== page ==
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Weekend experiment. Turned my 4 string P into a 5 string...well...sort of.......

Discussion in 'Hardware, Setup & Repair [BG]' started by DaveB, Feb 26, 2001.

  1. DaveB


    Mar 29, 2000
    Toronto Ontario
    Ever since I decided to go 5 string (a Roscoe Beck)my '75 Fender P has been sitting in it's stand and hasn't been to a gig or rehearsal.I have really become an afficianado of the merits of the B string. So after considering how relatively little I use the G string (on a 5 string)I tried an experiment this weekend in tuning the 4 string P to B-E-A-D.

    I had an extra set of 5 string D'Addario Slowounds so I was all set.

    I thought the experiment would fail because of the nut size on the E-soon to be-B string slot.I was even prepared to take the P in and have a new nut cut and installed.That didn't turn out to be necessary. Although the B string sits higher in the E slot it is stable and doesn't seem to hurt the intonation. It does raise the action a little though.

    My next worry was the bridge. That turned out OK too because the old vintage Fender bridges have pretty wide string slots.The B fit better than I would have expected.

    At .130 there is a lot more tension on the 26 year old neck. It took two gradual truss rod turns of 1/8 each (total of 1/4 turn) to straighten out the resulting bow. But that went fine too. Of course all this then required a resetting of the action at the bridge.I would describe the action now as manageably higher than with 4 strings.Considering I like low-medium action this was a major success point.

    Playability. Way better than expected.If I were to get a new nut it would be even better ( I might do that).Intonation becomes very critical when you do this because, without the G string, you have to go up the neck to play some lines.Tenth fret lines on the G become 15th fret lines on the D.The first line I tried was Stevie Wonder's "Too High" and I ran out of strings real fast. But like a lot of five string shifts many lines are easier to play up the neck.

    Tone. Again, very surprised since the P pickups were not designed for B string use.I found that the B string was "acceptably" strong and clear down to the 5th fret (E).The third fret(D) wasn't bad but 2,1 and open were a lot more "farty" than my RB5.Having said that I rarely use 2,1 and open on my RB5 anyway.The overwhelming initial feeling I got was that this was still my classic P tone but way deeper.It's hard to compare to the new Fender P 5 strings because they have active electonics.But if I were to compare this mod to the passive Jazz 5 string I would say the mod is as good on the B string and better on the E-A-D strings.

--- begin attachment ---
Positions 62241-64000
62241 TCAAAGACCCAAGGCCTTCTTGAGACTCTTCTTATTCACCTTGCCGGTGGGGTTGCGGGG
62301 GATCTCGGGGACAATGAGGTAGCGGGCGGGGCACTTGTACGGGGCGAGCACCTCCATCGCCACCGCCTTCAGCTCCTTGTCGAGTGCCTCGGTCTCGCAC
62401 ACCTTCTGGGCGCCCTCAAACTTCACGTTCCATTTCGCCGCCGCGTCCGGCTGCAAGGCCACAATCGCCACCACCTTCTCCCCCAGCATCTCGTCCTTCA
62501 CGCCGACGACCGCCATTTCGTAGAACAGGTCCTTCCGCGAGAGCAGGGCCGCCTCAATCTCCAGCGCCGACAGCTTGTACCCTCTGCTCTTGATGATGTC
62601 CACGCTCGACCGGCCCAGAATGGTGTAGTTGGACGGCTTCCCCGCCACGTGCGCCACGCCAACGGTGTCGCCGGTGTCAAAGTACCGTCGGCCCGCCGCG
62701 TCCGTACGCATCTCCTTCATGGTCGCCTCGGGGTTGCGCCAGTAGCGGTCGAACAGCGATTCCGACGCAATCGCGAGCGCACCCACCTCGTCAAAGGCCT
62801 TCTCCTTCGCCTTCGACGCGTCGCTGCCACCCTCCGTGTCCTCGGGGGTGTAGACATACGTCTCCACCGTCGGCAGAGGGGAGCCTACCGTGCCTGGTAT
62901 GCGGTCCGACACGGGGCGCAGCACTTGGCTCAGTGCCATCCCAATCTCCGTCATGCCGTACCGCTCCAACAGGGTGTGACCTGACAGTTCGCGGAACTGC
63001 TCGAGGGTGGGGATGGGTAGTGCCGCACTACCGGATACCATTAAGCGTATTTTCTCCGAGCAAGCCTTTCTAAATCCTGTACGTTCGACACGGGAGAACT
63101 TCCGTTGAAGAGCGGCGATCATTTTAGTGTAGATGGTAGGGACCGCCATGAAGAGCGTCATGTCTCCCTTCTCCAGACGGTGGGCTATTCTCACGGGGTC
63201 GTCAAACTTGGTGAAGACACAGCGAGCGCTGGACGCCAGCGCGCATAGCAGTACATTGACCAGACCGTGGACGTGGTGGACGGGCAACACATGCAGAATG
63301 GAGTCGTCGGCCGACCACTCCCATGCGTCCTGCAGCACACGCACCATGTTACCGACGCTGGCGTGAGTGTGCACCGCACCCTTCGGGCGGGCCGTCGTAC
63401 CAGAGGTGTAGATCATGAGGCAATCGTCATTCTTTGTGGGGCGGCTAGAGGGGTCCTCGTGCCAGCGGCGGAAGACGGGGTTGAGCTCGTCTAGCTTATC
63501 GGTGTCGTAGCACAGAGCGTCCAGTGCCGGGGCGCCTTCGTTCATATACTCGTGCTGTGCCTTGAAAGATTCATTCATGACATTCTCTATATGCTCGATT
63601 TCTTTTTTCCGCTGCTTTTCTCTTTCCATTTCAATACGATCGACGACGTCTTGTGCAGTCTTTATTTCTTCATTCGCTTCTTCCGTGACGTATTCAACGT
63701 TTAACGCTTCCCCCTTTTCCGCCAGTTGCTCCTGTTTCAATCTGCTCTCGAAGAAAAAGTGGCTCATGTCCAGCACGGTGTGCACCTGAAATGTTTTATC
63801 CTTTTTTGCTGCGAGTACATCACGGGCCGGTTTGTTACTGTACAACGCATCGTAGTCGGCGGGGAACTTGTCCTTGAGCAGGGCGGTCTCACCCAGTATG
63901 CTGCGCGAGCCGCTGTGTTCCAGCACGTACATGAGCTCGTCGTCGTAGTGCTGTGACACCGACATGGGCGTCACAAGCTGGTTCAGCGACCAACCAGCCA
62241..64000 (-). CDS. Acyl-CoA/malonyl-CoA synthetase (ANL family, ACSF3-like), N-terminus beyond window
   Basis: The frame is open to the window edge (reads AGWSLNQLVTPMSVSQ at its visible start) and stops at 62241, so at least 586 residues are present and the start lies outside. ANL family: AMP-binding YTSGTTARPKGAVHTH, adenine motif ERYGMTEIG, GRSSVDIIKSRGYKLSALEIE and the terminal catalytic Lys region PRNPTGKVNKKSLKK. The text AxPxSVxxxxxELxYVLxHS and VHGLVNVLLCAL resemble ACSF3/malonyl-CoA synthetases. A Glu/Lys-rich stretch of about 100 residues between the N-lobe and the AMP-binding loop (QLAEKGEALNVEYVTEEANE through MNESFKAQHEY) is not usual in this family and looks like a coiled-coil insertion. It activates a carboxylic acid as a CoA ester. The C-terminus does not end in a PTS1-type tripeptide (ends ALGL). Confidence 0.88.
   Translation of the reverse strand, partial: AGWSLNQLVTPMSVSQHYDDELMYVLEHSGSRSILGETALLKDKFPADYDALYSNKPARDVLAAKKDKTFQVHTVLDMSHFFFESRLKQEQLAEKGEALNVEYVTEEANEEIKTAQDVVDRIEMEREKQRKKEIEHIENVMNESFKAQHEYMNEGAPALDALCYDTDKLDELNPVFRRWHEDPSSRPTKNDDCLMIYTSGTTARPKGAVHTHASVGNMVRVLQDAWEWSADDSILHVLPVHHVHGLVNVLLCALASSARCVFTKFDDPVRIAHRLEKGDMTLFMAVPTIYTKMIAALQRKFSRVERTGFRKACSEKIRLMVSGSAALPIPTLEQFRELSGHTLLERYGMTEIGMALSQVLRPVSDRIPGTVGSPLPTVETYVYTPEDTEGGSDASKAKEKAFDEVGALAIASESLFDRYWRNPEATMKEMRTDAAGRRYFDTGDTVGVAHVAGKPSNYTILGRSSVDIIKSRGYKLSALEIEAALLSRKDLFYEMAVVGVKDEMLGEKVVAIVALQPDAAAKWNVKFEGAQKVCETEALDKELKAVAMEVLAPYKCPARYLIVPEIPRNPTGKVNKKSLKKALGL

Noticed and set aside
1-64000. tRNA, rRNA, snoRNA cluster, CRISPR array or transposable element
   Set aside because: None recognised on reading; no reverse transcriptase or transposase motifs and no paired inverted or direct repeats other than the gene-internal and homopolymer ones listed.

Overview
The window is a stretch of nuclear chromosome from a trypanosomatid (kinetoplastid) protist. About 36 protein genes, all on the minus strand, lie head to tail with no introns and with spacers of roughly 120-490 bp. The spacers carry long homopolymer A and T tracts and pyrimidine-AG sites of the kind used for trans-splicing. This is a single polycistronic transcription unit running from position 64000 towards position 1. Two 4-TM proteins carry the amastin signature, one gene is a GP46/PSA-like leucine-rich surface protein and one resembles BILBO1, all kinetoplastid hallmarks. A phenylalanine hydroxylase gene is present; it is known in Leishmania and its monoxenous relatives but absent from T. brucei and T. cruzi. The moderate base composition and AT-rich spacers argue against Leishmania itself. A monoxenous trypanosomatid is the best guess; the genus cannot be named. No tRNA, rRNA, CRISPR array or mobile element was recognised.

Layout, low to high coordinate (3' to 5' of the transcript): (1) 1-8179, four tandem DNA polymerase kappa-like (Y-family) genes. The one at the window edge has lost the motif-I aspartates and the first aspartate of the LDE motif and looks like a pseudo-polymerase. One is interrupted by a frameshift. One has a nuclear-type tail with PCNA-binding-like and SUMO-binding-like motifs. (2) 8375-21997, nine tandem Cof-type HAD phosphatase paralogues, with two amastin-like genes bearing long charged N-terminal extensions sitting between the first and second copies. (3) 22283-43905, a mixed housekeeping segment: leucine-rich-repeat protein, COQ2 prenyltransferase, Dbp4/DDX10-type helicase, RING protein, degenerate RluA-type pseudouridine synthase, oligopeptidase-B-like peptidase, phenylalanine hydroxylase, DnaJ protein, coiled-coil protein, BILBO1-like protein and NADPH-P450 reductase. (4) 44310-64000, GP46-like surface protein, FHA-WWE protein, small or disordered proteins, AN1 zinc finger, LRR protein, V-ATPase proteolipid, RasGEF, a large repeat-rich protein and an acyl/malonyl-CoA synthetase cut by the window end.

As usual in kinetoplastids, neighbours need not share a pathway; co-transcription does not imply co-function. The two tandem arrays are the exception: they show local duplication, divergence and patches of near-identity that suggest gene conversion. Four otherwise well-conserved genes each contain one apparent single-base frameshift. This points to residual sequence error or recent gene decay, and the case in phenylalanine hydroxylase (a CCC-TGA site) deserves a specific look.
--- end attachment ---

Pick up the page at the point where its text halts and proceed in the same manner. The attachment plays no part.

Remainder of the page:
I'm going to take the P to rehearsal tomorrow and to both gigs on the weekend for the trial by fire excercize.This will definitely not take the place of the RB5 but it may encourage me to get the P out more like I used to.

    This would be an interesting experiment for you guys who are thinking about going to a five string
  2. I was considering doing that, but there's one thing, I NEED that G string (no, not the article of clothing). It's almost critical to me. I think I'd be better off buying a fiver. If I played heavy metal most of the time and had only enough money to buy a set of strings, I would do that in a second. But I play for the jazz band at school, and I play alot of high notes. Either I would have to go up high on the neck to hit those higher notes, or I wouldn't be able to play them at all. The band teacher would be pissed:D. But I'm not really worried about him, I'm more worried about my needs. I play stuff like Red hot chili peppers, and high notes are also required. I think that high notes are just as essential as the lower notes on the B-string. That's why, IMO, the five string is a perfect instrument. 4 lacks the range that a fiver provides, and a 6 widens the neck and gives me a higher C string I don't need (I said I wanted higher notes, not as high as a piccalo!). The five, to me is perfect. Any lower than the low B doesn't seem like a note to me anymore, just a toneless sloppy thud. I see no reason why anyone would need to tune a 5-string down; Come on people, this is music, not KoRn :D
  3. Yvon

    Yvon Supporting Member

    Nov 2, 2000
    Montreal, Canada
    I have a '57 reedition Fender P that I conver as a 5. It's not perfect, but it is ok. Now that I bought a good 5 i will buy a jazz neck and put it on my P.
  4. Turock

    Turock Supporting Member

    Apr 30, 2000

    Actually, there is LESS tension on the neck when tuned BEAD than when tuned EADG.
  5. The B string may be bigger, but it's tuned lower so the tension is very similar. If you look at the back of a set of D'Addario's, they give the tensions. The D string is actually the highest tension, the B is similar to the E.
  6. DaveB


    Mar 29, 2000
    Toronto Ontario
    Turock/Marty - Thanks for your comments on the tension. That really surprises me. Within 20 minutes of putting on the BEAD strings the neck developed a VERY significant bow. How would that happen if the tension were the same or less?
  7. Just let it break in. I use BEAD for now; It was a bit weird at first, but both me and my bass got used to it!

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